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I had the honour (????) of operating into YGIA and YSOL early on in their existence with an FO with no GA experience. Had a lot of trouble convincing him that a B737 was just an overgrown C402. It really was that basic. Don’t know how it got past the regulators...............
He said it was like landing on the moon ! LOL
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Old 13th Jan 2020, 09:56
  #87 (permalink)  
 
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Originally Posted by Blueskymine View Post
No idea, I don’t work for network. I fly something a little larger.

Obviously though a crew isn’t going to land if the performance figures indicate it won’t work. On the airbus we used flysmart for every landing. On the Boeing the OPT. That is what autobrake and reverse thrust usage is based upon. Along with the preferred exit.

What do network use?
What happens if someone puts the wrong figures in??? Flysmart or OPT I suspect like anything cowpoo in means cowpoo out...
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Old 13th Jan 2020, 10:11
  #88 (permalink)  
 
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What happens if someone puts the wrong figures in??? Flysmart or OPT I suspect like anything cowpoo in means cowpoo out...
It should be picked up when you cross check the results.
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Old 13th Jan 2020, 11:53
  #89 (permalink)  
 
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As a tower controller, we won't say anything about contamination. We will use damp, wet, water patches and flooded.

If there is a heavy shower approaching I will often say something but to be honest you can usually see it as well as, if not better than, us (particularly passing showers).
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Old 15th Jan 2020, 01:37
  #90 (permalink)  
 
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The problem in Australia is numerous RPT aerodromes are CTAFs so there is no way of getting any sort of runway condition statement.
Nothing to stop the airlines setting up a process with the aerodrome operator though.
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Old 15th Jan 2020, 01:44
  #91 (permalink)  
 
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73qanda, there is no tower. That’s the point. In this part of the world you’re on your own.
The ARO would have done a serviceability inspection prior to this aircraft arriving. Be surprised if this isn't looked at by the ATSB re runway surface condition reporting.
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Old 15th Jan 2020, 03:40
  #92 (permalink)  
 
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73qanda, there is no tower. That’s the point. In this part of the world you’re on your own.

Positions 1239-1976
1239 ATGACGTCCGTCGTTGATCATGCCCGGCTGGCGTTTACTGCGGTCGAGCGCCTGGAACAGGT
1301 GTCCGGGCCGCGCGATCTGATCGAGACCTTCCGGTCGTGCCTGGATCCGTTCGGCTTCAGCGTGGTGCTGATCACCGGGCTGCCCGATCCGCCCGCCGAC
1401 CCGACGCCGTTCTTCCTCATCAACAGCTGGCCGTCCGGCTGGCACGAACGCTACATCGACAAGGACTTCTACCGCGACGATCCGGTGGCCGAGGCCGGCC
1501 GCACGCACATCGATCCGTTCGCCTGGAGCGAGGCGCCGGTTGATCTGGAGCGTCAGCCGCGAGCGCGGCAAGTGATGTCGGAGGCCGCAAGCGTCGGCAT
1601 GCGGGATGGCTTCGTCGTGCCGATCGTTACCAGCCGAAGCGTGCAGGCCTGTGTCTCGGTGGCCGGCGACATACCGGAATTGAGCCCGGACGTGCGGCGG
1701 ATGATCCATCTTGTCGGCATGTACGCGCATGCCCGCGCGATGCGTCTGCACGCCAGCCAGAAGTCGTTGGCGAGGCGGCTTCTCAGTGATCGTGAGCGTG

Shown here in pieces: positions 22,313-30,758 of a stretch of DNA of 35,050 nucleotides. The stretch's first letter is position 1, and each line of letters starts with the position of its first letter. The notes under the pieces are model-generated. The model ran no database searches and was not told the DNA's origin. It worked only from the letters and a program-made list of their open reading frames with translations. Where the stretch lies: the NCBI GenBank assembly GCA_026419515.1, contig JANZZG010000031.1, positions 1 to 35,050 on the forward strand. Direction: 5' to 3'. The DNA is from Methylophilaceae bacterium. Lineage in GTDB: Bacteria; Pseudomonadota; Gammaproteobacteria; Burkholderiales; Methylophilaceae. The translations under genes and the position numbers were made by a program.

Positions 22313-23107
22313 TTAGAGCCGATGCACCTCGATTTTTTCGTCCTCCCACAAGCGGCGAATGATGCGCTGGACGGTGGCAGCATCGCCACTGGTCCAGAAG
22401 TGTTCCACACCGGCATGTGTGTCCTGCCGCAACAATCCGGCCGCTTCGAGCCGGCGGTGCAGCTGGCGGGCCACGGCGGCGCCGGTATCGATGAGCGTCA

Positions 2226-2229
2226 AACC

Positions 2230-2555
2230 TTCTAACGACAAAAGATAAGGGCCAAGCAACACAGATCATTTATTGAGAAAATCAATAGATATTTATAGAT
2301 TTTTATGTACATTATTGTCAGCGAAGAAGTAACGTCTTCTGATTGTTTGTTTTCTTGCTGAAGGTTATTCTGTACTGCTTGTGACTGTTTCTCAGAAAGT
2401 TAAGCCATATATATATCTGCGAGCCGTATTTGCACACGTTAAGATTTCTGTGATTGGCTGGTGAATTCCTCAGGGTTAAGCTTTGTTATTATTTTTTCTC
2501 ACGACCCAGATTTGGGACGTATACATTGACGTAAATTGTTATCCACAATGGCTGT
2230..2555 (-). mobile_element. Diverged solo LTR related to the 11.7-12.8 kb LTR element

Yeah sorry George, I understand what you’re saying. I got caught up in a generic kind of discussion that wasn’t specific to the Newman incident ( in my mind at least).
I’m sure it’s it’s own kind of interesting west of Adelaide. I just hope that we manage to e extract and promulgate all the learnings from this one.
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Old 15th Jan 2020, 22:45
  #93 (permalink)  
 
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Originally Posted by bazza stub View Post
They could have popped the slides and disembarked onto a wing full of spoilers and turning engines I guess.
Nearly right, though the Fokker evacuation calls for flaps full down if evacuation required.
They just tidied her up...
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Old 15th Jan 2020, 23:10
  #94 (permalink)  
 
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I guess we all assume the 'stable approach' criteria was met?
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Old 17th Jan 2020, 00:17
  #95 (permalink)  
 
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BB, redefining global standards.

From today's The Australian:

The risky business of landing on wet runways
By BYRON BAILEY

Last week in Perth Airport, as I waited to board a Qantas flight, I heard a passenger address announcement that Newman Airport was closed and that passengers should contact their company to make arrangements to travel the next day. Cyclone Blake had passed through the Newman area previously and I assumed that was the cause.

Later, I saw on television the picture of a QantasLink aircraft, due to a slight overrun on landing, sitting off the end of the sealed Newman runway with its nose gear apparently bogged in the non-sealed surface. It was raining heavily.

Heavy rain presents a visibility problem when landing at around 200km/h and it also presents a braking action problem when landing, due to surface water on the runway.